Deep neural networks (DNNs) have been widely applied for detecting COVID-19 in medical images. Existing studies mainly apply transfer learning and other data representation strategies to generate accurate point estimates. The generalization power of these networks is always questionable due to being developed using small datasets and failing to report their predictive confidence. Quantifying uncertainties associated with DNN predictions is a prerequisite for their trusted deployment in medical settings. Here we apply and evaluate three uncertainty quantification techniques for COVID-19 detection using chest X-Ray (CXR) images. The novel concept of uncertainty confusion matrix is proposed and new performance metrics for the objective evaluation of uncertainty estimates are introduced. Through comprehensive experiments, it is shown that networks pertained on CXR images outperform networks pretrained on natural image datasets such as ImageNet. Qualitatively and quantitatively evaluations also reveal that the predictive uncertainty estimates are statistically higher for erroneous predictions than correct predictions. Accordingly, uncertainty quantification methods are capable of flagging risky predictions with high uncertainty estimates. We also observe that ensemble methods more reliably capture uncertainties during the inference.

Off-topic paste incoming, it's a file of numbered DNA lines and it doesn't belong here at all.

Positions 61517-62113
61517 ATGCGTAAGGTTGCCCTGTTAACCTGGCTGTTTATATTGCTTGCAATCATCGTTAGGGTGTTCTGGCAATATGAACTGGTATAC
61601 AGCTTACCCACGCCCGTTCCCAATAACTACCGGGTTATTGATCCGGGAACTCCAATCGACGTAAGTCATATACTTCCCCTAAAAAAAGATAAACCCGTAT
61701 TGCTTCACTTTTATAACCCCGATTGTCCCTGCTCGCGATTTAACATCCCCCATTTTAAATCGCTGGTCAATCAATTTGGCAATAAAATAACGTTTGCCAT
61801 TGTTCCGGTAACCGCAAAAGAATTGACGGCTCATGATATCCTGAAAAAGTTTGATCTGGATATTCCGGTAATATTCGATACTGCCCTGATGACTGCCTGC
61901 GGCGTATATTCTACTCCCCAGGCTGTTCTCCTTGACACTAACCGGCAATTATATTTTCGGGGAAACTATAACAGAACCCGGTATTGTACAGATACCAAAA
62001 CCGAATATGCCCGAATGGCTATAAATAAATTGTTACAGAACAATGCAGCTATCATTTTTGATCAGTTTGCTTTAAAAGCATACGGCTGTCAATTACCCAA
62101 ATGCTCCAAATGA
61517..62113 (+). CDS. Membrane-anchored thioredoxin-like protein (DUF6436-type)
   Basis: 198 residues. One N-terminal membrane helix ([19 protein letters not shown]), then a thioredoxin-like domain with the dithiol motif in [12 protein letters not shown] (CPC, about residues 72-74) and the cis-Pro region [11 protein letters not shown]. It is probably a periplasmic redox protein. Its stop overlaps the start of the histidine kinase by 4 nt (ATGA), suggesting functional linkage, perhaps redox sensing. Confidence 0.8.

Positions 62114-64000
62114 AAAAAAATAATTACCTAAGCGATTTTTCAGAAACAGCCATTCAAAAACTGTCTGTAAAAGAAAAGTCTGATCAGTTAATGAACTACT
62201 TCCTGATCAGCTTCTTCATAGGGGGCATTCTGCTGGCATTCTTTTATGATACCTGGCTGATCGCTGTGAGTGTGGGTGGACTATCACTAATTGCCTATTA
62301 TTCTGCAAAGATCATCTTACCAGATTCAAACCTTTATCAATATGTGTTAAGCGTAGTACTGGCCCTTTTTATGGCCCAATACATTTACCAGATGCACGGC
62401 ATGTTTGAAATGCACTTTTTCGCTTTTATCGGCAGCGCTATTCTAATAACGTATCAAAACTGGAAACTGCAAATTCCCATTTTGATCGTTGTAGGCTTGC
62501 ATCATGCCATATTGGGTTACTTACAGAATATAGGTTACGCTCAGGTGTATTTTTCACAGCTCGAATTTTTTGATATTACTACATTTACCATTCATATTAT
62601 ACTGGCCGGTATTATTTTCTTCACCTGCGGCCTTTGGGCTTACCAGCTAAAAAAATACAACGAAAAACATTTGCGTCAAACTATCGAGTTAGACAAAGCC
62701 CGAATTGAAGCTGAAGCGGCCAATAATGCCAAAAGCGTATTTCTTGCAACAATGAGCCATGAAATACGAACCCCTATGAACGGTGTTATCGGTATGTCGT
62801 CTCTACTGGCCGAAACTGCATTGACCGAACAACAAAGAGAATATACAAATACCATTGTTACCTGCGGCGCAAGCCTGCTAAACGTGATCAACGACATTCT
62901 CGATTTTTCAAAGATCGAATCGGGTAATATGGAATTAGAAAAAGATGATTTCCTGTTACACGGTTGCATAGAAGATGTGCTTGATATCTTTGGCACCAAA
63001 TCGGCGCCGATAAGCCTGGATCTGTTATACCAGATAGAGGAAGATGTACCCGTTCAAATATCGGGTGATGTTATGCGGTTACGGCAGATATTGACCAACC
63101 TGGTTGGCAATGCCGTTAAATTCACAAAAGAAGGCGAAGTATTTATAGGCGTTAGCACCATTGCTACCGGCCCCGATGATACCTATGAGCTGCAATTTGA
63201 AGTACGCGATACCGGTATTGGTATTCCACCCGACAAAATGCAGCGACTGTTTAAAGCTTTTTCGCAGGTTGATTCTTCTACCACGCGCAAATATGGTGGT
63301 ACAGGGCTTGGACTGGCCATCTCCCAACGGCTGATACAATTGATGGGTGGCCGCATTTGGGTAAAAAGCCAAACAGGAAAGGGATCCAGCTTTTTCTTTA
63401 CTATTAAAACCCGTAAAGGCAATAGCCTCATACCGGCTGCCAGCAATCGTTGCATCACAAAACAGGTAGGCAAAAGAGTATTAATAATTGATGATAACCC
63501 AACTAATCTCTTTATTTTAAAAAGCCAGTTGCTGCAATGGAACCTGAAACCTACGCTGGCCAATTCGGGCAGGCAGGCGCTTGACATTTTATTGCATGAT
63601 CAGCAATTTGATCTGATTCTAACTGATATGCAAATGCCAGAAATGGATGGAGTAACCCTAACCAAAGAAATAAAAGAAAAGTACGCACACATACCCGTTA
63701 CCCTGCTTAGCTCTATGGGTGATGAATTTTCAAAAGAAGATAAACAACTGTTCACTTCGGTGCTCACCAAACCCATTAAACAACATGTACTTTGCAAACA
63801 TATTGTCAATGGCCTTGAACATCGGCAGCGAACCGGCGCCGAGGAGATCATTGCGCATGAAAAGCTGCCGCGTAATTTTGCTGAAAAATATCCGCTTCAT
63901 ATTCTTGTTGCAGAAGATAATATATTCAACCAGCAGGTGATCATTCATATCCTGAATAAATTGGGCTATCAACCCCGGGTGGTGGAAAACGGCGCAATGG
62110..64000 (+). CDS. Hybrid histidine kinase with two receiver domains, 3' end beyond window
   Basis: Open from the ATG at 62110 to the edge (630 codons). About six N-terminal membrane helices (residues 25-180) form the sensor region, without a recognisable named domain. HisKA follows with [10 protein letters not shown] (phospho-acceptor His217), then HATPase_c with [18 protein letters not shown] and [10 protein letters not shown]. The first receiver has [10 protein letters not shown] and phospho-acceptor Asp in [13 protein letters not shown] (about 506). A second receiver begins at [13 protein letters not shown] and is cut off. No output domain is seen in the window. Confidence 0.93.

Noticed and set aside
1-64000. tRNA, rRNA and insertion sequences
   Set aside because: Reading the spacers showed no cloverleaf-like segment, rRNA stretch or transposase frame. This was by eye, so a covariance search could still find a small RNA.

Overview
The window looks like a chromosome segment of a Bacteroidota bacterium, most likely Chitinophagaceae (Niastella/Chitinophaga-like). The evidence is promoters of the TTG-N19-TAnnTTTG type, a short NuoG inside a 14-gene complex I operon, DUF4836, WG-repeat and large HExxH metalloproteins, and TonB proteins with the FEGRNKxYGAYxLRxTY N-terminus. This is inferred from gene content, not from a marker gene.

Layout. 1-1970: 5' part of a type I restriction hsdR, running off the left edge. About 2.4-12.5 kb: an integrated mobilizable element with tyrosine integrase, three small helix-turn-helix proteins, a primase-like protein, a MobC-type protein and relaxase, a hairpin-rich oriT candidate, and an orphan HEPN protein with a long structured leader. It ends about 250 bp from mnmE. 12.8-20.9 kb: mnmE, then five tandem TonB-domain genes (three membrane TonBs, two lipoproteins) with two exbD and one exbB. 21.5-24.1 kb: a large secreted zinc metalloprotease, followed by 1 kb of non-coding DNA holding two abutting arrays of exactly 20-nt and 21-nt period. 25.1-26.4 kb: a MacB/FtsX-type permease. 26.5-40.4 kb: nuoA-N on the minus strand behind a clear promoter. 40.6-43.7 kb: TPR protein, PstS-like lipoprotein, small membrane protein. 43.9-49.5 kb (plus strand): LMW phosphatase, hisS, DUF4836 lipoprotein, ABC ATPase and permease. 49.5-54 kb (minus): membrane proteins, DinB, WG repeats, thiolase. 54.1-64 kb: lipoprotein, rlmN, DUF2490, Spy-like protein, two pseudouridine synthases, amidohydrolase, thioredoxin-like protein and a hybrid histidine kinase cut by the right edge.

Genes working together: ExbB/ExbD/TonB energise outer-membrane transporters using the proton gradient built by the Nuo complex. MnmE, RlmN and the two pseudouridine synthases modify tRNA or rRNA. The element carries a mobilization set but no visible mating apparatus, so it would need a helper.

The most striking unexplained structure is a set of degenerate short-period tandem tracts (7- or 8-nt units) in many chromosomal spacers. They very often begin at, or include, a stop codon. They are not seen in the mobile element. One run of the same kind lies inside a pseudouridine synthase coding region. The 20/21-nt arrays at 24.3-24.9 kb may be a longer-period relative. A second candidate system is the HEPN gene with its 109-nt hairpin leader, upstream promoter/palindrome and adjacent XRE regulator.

Fail-Safe Execution of Deep Learning based Systems through Uncertainty Monitoring2021-02-01   ${\displaystyle \cong }$
Modern software systems rely on Deep Neural Networks (DNN) when processing complex, unstructured inputs, such as images, videos, natural language texts or audio signals. Provided the intractably large size of such input spaces, the intrinsic limitations of learning algorithms, and the ambiguity about the expected predictions for some of the inputs, not only there is no guarantee that DNN's predictions are always correct, but rather developers must safely assume a low, though not negligible, error probability. A fail-safe Deep Learning based System (DLS) is one equipped to handle DNN faults by means of a supervisor, capable of recognizing predictions that should not be trusted and that should activate a healing procedure bringing the DLS to a safe state. In this paper, we propose an approach to use DNN uncertainty estimators to implement such a supervisor. We first discuss the advantages and disadvantages of existing approaches to measure uncertainty for DNNs and propose novel metrics for the empirical assessment of the supervisor that rely on such approaches. We then describe our publicly available tool UNCERTAINTY-WIZARD, which allows transparent estimation of uncertainty for regular tf.keras DNNs. Lastly, we discuss a large-scale study conducted on four different subjects to empirically validate the approach, reporting the lessons-learned as guidance for software engineers who intend to monitor uncertainty for fail-safe execution of DLS.
 
Uncertainty-Aware CNNs for Depth Completion: Uncertainty from Beginning to End2020-06-05   ${\displaystyle \cong }$